Henry solved his own killing...
It was just another warm July morning in Los Angeles, California, when police arrived outside the lavish home of Henry Kyle, 60.
Born in rural Tennessee, Henry wasn’t an obvious future multi-millionaire, but the fire in his belly and his appetite for work led him to Texas, where he started a handful of small businesses.
Soon, Henry was rich beyond his wildest dreams. With millions of dollars in the bank, the world was Henry’s oyster. He dated beautiful woman, drove expensive cars and lived in huge houses.
In 1983, Henry moved to Los Angeles to be close to the movie-production company he ran, and he brought his son, Ricky, then 22, with him.
To the outside world, Henry’s life seemed idyllic. But on that fateful July day, the police were about to discover the truth.
Inside, on the floor of the plush dining room, lay Henry’s naked body. He’d been shot to death. But why?
It was his son Ricky who had the answer. The only witness to Henry’s death, he’d been shot in the elbow. He’d been caught in the crossfire as intruders shot and killed his father. He’d had a lucky escape.
But soon after Henry’s death, Ricky was arrested for his father’s killing. Police believed that the intruders Ricky spoke of simply didn’t exist, and that it was Ricky himself who’d pulled the trigger.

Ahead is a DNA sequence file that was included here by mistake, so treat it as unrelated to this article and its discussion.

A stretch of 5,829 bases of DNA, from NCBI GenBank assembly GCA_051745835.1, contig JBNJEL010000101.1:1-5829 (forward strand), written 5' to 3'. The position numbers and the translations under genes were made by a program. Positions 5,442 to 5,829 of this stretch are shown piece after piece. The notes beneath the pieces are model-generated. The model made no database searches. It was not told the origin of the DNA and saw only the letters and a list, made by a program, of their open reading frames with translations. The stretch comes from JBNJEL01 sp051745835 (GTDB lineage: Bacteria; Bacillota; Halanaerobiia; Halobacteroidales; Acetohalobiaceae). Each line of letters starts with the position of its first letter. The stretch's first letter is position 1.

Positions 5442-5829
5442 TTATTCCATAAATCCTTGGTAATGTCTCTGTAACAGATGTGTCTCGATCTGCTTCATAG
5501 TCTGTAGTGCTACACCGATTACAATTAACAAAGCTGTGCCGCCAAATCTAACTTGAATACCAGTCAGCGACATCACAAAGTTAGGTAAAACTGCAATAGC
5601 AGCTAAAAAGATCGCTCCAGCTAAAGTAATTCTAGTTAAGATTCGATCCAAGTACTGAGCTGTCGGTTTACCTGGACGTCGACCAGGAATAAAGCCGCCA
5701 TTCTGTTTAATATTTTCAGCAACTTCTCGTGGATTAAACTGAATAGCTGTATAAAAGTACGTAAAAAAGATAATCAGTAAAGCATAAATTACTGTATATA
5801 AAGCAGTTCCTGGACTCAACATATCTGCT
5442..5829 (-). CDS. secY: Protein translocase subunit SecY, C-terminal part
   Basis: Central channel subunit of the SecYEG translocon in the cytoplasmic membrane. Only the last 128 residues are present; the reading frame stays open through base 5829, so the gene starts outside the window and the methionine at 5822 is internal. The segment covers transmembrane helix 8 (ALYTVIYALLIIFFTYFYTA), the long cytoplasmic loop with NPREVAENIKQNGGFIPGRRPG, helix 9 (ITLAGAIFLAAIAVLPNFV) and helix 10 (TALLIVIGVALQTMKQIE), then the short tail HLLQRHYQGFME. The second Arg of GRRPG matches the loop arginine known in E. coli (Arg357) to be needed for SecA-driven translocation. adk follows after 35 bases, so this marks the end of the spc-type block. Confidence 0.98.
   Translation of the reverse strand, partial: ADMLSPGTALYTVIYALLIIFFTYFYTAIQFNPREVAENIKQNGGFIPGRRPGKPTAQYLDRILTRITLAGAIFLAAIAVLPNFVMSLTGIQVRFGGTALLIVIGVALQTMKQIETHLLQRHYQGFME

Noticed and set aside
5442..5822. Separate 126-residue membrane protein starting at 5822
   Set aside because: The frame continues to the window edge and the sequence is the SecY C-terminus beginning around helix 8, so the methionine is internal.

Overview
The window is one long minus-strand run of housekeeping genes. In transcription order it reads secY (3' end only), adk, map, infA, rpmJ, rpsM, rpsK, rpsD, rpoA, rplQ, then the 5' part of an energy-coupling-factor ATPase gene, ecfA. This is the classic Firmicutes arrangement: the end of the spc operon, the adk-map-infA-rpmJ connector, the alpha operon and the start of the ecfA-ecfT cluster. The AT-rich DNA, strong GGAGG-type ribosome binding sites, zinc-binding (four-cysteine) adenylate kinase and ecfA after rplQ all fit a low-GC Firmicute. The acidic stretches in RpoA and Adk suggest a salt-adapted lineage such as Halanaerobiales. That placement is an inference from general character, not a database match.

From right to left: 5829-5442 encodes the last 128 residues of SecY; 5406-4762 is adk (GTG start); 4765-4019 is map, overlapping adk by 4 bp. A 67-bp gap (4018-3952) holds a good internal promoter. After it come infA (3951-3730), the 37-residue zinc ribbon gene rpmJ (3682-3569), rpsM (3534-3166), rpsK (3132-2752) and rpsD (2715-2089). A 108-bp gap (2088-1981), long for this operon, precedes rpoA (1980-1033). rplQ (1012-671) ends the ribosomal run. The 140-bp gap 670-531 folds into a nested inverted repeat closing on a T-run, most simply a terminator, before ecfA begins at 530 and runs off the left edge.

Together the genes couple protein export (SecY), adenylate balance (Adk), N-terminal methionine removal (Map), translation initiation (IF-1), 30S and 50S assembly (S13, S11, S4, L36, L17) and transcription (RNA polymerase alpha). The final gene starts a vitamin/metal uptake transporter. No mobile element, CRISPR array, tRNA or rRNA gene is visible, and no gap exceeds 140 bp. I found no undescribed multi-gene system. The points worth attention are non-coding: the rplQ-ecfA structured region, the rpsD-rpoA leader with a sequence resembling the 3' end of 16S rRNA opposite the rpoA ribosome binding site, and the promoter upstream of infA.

They believed the wound on his elbow was a result of Henry firing back at him as he fell to the floor. But what motive could Ricky possibly have?
A witness described Henry as a violent man with a quick temper. And then of course, there was the fortune that Ricky stood to inherit a chunk of. But could a son really be that heartless? Or was it a burglary gone wrong?
In March 1985, Ricky was in court charged with first-degree murder. Sensationally his story changed.
He said that while he and his father had been searching for intruders, his father suddenly turned on him and shot his gun. He said he’d fired back in self-defence.
However, the prosecution argued that Ricky had woken his father, pretending there were intruders. The two of them got their guns and went to investigate, but Ricky took his chance and fired at Henry. They said the wound on Ricky’s elbow was made by a retaliation shot from Henry’s gun.
‘To me, this is like the hand of God,’ the prosecution lawyer said. And, the prosecution said, by firing at his son in his last moments, Henry had effectively solved his own killing.
Eventually the case ended in a mistrial after jurors were deadlocked. But two years later, in 1987, Ricky Kyle took to the stand for a second trial.